• conclusion The main conclusion of the Global Monitoring Report 2008 isthat halfway to the deadline for achievement of six EFA goals, theprogress remains insufficient. There are improvements in someaspects and in some regions or countries, but there are also remarkableand serious failures and underachievement in others. Evenmore, the Report clearly demonstrates backsliding, for example,in external aid, and dead-ends of some policies, like employmentof non-formal contract teachers. Significantly, even where progresshas been made, it does not necessarily benefit all, but rather isresulting in wider differences between regions, countries, groups ofsociety and individuals.
  • The training and development of professional teachers who are able to use educational technologies is important because the teachers are the key agents in transforming the education system and accelerating the strategic plan by the Department of Basic Education to improve the quality of education. The Department has set programs that will help measure and evaluate the national strategic plan: Programme 1: Administration the purpose is to manage the Department and provide strategic and administrative support services and to improve the capacity of the Department of Education. Programme 2: Curriculum Policy, Support and Monitoring the purpose is to develop curriculum and assessment policies and monitor and support their implementation. This programme is key in improving teacher capacity and practices, increasing access to high quality learning materials, and improving the quality of early childhood development. Programme 3: Teachers, Education Human Resources and Institutional Development to promote quality teaching and institutional performance through the effective supply, development and utilization of human resources. A key programme for improving teacher capacity and practices, and strengthening school management and promote functional schools. Programme 4: Planning, Information and Assessment the purpose is to promote quality and effective service delivery in the basic education system through monitoring and evaluation, planning and assessment. This programme is key in establishing a quality system of standardized and benchmarked learner assessments. Programme 5: Educational Enrichment Services the purpose for this programme is to develop policies and programmes to improve the quality of learning in schools. This is crucial in strengthening school management and promoting functional schools and also strengthening partnerships with all stakeholders, resulting in education becoming a societal priority.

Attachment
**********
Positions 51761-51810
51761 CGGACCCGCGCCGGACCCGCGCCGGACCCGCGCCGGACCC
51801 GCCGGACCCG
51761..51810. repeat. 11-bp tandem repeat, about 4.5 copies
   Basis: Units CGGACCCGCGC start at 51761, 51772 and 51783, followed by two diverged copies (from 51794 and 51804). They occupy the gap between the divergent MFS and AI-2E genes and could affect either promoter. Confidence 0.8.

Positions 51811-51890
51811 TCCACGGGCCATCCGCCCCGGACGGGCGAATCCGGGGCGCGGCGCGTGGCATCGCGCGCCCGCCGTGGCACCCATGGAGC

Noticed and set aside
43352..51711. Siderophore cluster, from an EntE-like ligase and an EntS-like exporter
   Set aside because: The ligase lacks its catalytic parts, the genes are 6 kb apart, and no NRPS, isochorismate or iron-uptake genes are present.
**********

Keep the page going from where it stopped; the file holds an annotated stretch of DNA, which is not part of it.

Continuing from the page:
• Early childhood development Many south African children grow up lacking food and nutrition, which does not provide a good plat for cognitive development and full participation in society. Nowhere is this more evident that in south Africa’s poor schooling outcomes and low skills base.Schooling Despite many positive changes since 1994 the legacy of law-quality education in historical parts of school system persists. This seriously hampers the education system’s ability to provide a way out of poverty for poor childrenFurther education, training and skills development There are not enough public institutions providing learning opportunities in this sector, despite the millions of young people who are eager to learn.Higher educationHigher education faces major challenges such as low participation rates, high attribution rates a curriculum that does not speak to society and it’s needs
  • Early childhood development In 2012, the National Curriculum Framework for children from birth to four years of age, as well as Guidelines for Developing Learning Programmes, was finalised.There are now 19 261 registered early childhood development (ECD) centres with just under 845 000 children receiving ECD and partial care services.A total of 767 865 learners were enrolled in Grade R and 900 000 Grade R workbooks were provided by the Department of Basic EducationSchoolsDespite some challenges in 2012, there were many highlights: Over 11 million learners and 24 000 schools benefitted from workbooks and textbooks provided at the beginning of the 2012 academic year. The Department of Basic Education has been monitoring the delivery of educational material to schools since September 2012 to ensure a smoother 2013 school year. The Integrated School Health Programme made comprehensive in-school health services available to 290 602 learners by September 2012, exceeding its target of 250 000 learners for the year. The national pass rate for the matric class of 2012 was 73,9%. This was an increase of 3,7% from 2011 (70,2%) and an increase of 13,3% since 2009 (60,6%).Further education and training (FET)R200 million was provided to the National Student Financial Aid Scheme for loans to students who have completed their studies, but have not received their certificates or graduated owing to outstanding debt. Bursaries to students increased from R100 million in 2007 to R1,7 billion in 2012More qualified teachersIn 2011, 10 370 newly qualified teachers graduated from public universities. This represents an increase of 74,5% since 2008. By 2014, over 14 000 new teachers are expected to be trained